Factors Influencing Triage Decisions in Mental Health Services

By Grigg, Margaret; Herrman, Helen et al. | Australian Health Review, May 2007 | Go to article overview

Factors Influencing Triage Decisions in Mental Health Services


Grigg, Margaret, Herrman, Helen, Harvey, Carol, Endacott, Ruth, Australian Health Review


Abstract

The aim of the study was to identify the factors influencing the timing of an assessment after contact with a triage program in a community-based area mental health service in Australia. Triage decisions apparently were influenced by several groups of factors: patient characteristics; the source and mode of the contact with triage; and to a large extent by mental health service factors including the training, supervision and support of triage workers and the perceived availability of an assessment. While demand factors such as patient characteristics influenced the triage decision, supply factors also played an important role.

Aust Health Rev 2007: 31(2): 239-245

TRIAGE INCORPORATES rapid assessment, problem identification, determination of acuity and the deployment of the required resources to respond to the person's health needs. It aims to identify emergent or life-threatening disorders, regulate the flow of patients through a service and use resources efficiently. It may be provided face-to-face, over the telephone, or through the use of technology such as the Internet. Triage is used in a range of health settings that require the accurate prioritisation and categorisation of patient treatment.

The use of triage in access to mental health care has had limited study. Patient characteristics, general medical practice and the psychiatric system may all influence the triage decision.1'2 Emergency psychiatric services have evolved in some service settings to ensure that the people in urgent need can gain access to mental health care quickly. While emergency models can be effective,3 their effectiveness also appears to be influenced by the overall mental health system within which they are located.4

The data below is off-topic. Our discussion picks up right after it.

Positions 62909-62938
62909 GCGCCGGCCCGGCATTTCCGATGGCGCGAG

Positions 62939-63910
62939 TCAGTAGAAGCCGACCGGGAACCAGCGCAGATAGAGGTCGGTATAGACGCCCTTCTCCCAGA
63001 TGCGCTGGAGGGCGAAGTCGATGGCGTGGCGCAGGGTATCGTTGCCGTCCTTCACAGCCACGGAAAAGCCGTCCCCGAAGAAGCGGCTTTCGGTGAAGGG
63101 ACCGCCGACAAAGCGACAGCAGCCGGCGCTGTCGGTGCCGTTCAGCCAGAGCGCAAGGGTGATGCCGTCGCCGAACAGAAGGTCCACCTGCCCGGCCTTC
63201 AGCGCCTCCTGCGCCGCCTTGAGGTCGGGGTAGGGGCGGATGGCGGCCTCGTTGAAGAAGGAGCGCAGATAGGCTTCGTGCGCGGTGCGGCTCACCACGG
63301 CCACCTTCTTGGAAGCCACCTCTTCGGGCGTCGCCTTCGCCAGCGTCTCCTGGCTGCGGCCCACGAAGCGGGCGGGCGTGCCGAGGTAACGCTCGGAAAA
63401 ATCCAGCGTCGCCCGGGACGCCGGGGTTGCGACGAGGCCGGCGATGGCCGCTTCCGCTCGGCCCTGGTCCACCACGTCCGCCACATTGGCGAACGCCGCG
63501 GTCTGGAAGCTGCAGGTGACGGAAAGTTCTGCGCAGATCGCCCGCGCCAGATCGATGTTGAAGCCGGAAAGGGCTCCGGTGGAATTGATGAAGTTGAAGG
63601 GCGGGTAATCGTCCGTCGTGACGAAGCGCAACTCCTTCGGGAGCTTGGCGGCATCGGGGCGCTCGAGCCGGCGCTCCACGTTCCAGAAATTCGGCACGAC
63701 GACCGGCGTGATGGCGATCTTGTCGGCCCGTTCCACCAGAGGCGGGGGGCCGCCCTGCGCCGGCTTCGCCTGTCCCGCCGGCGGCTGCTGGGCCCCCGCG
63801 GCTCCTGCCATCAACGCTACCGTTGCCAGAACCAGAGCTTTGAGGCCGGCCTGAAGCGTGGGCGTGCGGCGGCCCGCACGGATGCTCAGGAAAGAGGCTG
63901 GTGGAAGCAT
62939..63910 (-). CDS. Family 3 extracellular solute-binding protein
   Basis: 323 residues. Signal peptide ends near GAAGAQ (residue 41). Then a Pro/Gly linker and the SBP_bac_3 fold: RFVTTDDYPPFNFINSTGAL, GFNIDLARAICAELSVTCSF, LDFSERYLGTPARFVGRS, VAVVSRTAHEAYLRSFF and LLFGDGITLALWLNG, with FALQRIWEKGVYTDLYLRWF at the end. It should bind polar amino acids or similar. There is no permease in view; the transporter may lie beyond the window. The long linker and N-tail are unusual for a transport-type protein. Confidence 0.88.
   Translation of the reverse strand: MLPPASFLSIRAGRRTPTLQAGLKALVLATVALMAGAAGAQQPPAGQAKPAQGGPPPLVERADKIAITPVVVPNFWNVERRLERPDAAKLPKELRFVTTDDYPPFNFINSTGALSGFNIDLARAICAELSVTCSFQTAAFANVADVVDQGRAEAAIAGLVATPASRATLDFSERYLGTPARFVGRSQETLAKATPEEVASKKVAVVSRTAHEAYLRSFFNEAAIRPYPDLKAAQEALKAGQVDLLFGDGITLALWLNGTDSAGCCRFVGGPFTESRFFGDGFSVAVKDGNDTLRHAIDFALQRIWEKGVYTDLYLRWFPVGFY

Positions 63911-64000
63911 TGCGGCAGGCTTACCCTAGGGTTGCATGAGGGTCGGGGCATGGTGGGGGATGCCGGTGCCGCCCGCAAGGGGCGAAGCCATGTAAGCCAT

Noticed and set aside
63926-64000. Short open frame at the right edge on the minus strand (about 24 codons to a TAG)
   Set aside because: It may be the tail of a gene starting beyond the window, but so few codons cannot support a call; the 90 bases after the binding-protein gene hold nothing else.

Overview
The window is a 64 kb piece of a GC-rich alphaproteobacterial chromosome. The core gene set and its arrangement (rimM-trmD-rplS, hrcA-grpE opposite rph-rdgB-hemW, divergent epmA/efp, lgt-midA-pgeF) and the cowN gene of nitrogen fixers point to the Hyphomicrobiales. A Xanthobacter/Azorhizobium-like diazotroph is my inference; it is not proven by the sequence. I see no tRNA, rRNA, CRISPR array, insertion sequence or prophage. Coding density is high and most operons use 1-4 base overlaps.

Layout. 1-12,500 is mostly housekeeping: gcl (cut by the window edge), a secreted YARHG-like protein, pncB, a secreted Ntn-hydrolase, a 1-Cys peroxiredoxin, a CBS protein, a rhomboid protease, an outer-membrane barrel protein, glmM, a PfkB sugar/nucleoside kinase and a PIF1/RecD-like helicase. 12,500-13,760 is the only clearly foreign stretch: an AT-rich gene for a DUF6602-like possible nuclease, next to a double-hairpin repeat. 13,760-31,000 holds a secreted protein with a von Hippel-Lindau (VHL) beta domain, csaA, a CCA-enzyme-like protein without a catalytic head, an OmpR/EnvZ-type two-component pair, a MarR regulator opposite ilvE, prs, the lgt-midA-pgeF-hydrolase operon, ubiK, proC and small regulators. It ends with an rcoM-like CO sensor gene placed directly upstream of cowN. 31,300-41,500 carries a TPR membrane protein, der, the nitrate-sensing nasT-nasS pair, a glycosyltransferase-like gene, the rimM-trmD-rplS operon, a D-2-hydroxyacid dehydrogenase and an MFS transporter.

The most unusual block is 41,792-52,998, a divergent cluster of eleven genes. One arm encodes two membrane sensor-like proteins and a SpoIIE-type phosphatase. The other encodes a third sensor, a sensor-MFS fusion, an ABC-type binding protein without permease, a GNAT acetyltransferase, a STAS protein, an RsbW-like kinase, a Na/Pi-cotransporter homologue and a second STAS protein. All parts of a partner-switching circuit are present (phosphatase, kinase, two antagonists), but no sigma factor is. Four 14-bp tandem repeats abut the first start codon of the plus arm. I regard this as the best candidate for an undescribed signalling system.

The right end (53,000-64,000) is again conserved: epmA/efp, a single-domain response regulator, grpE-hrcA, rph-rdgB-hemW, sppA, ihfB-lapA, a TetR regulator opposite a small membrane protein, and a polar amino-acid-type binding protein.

Triage programs have their origins in emergency medicine. More recently, they have been used in primary care5 and managed care.6 The evaluation of NHS Direct, a 24-hour general health triage service staffed by nurses, demonstrated that telephone triage is widely used, callers mostly follow the triage advice, and there are few adverse outcomes. However, it had little impact on the utilisation of other health services or overall cost.7"9

Mental health services in Australia are relatively well resourced10 and the national mental health policy and plan are acknowledged globally as providing leadership in community-based care and integration with general health care.11'12 Nonetheless, the demand for treatment from mental health services exceeds the available supply,13'14 and there is substantial unmet need for mental health care more generally.15 While there has been much debate about how mental health resources should be allocated, and calls for increased funding to expand services,16 there has been limited exploration of the processes used by mental health services to respond to demand.

Mental health treatment in Australia is provided mainly by general practitioners with public sector mental health services (MHS) providing consultation, and direct treatment and care for those with more serious and complex problems. Entry to a specialist MHS in Australia relies on a triage process that decides on the priority of referrals, directs programs to manage emergencies quickly, and reduces the unnecessary use of resources.17 Triage typically involves a patient or other person in a face-to-face or telephone contact with a mental health professional that determines whether and how quickly a person will receive a mental health assessment.

This study was conducted in Victoria where MHS are part of mainstream acute health services organised in geographically defined catchment areas. Access to the MHS, including acute inpatient care, case management and rehabilitation programs, relies on successfully negotiating a triage process. The aim of this study was to identify the factors that influenced whether, and how quickly, an assessment is provided after contact by or about a patient with a mental health triage program. …

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